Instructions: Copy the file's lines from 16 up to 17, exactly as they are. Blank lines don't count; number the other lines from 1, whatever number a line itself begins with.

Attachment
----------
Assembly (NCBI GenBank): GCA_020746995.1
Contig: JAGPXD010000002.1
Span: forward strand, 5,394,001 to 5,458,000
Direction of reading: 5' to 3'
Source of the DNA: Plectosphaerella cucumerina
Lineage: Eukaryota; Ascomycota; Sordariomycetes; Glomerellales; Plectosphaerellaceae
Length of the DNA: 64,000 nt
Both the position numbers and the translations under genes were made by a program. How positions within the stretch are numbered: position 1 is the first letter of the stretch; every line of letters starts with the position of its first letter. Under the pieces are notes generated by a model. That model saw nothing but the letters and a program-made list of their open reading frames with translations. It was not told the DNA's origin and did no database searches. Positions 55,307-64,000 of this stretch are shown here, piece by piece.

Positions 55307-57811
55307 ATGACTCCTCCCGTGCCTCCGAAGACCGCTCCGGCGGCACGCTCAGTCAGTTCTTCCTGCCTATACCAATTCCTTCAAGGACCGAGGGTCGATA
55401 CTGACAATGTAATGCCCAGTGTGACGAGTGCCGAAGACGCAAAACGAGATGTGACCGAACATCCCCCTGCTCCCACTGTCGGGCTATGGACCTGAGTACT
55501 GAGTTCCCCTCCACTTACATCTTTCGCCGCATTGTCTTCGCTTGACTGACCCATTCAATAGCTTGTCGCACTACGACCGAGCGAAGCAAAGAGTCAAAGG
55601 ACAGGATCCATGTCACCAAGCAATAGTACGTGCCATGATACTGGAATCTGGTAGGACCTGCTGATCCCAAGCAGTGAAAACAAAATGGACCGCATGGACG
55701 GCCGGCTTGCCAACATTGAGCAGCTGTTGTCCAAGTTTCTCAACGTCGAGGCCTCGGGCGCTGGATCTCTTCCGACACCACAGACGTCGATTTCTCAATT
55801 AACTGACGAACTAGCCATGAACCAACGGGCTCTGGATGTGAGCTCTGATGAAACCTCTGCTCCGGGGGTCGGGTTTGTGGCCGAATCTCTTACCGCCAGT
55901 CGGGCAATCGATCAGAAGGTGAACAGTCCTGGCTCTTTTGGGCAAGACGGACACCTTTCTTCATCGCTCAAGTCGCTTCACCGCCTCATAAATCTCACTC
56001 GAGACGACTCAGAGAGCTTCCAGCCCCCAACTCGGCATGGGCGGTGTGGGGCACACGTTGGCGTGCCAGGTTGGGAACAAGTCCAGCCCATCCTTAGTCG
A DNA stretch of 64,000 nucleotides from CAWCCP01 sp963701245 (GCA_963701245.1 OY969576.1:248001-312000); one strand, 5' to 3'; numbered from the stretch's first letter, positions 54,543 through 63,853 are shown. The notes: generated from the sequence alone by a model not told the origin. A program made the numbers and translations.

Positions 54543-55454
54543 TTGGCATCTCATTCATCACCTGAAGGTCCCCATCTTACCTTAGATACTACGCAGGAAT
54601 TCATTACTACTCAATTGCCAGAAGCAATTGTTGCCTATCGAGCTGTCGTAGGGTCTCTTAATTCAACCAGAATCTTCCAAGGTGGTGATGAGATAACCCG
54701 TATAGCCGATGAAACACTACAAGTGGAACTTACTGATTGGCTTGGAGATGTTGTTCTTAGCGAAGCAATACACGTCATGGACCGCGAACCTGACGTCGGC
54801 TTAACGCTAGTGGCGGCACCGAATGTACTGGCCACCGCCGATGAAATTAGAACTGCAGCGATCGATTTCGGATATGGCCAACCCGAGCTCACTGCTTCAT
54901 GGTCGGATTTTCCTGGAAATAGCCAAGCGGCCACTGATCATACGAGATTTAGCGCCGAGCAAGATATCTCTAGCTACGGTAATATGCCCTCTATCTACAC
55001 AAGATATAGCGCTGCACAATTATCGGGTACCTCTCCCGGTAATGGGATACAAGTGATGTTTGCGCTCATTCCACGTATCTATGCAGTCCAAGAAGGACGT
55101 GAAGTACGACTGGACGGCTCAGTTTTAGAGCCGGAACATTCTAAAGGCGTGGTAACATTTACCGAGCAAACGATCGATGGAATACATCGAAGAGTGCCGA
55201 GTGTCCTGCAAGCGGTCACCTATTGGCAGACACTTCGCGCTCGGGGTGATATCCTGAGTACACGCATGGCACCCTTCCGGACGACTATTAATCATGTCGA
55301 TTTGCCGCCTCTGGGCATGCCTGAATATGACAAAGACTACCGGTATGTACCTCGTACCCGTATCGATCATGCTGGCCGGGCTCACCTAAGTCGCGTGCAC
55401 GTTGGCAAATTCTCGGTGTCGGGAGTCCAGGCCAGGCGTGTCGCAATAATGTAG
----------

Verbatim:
55901 CGGGCAATCGATCAGAAGGTGAACAGTCCTGGCTCTTTTGGGCAAGACGGACACCTTTCTTCATCGCTCAAGTCGCTTCACCGCCTCATAAATCTCACTC
56001 GAGACGACTCAGAGAGCTTCCAGCCCCCAACTCGGCATGGGCGGTGTGGGGCACACGTTGGCGTGCCAGGTTGGGAACAAGTCCAGCCCATCCTTAGTCG